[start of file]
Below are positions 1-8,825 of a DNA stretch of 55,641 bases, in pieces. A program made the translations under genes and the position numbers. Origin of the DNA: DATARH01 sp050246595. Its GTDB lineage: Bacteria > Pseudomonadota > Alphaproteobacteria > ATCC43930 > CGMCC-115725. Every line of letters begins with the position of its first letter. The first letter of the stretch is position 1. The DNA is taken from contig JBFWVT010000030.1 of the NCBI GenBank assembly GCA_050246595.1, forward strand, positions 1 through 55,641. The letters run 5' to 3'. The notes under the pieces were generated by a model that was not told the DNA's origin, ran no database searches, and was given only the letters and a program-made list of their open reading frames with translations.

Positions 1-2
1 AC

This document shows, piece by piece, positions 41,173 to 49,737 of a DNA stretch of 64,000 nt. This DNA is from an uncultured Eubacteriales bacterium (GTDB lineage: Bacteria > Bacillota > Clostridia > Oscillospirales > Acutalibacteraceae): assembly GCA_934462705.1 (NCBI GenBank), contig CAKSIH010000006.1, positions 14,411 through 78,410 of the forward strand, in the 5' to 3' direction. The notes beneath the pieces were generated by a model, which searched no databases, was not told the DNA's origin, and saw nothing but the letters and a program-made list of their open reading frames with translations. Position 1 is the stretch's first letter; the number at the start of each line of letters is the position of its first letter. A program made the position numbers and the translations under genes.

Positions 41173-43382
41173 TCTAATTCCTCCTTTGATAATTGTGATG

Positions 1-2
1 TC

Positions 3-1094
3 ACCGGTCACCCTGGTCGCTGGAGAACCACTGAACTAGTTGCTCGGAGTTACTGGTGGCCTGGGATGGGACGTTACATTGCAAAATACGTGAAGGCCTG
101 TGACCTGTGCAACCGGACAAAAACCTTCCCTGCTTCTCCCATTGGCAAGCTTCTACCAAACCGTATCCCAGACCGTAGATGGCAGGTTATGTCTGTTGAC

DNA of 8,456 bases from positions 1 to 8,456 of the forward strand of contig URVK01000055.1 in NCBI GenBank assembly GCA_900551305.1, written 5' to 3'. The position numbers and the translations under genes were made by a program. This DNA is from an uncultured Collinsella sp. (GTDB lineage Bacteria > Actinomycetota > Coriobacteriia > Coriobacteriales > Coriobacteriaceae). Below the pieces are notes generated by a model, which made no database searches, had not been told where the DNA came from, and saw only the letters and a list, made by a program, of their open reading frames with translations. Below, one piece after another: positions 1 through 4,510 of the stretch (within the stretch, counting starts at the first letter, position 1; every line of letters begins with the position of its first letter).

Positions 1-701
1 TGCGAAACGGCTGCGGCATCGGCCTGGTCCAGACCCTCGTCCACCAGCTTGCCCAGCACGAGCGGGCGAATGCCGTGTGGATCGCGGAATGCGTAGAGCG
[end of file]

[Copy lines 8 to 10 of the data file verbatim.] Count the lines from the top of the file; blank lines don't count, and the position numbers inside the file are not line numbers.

1 TC

Positions 3-1094
3 ACCGGTCACCCTGGTCGCTGGAGAACCACTGAACTAGTTGCTCGGAGTTACTGGTGGCCTGGGATGGGACGTTACATTGCAAAATACGTGAAGGCCTG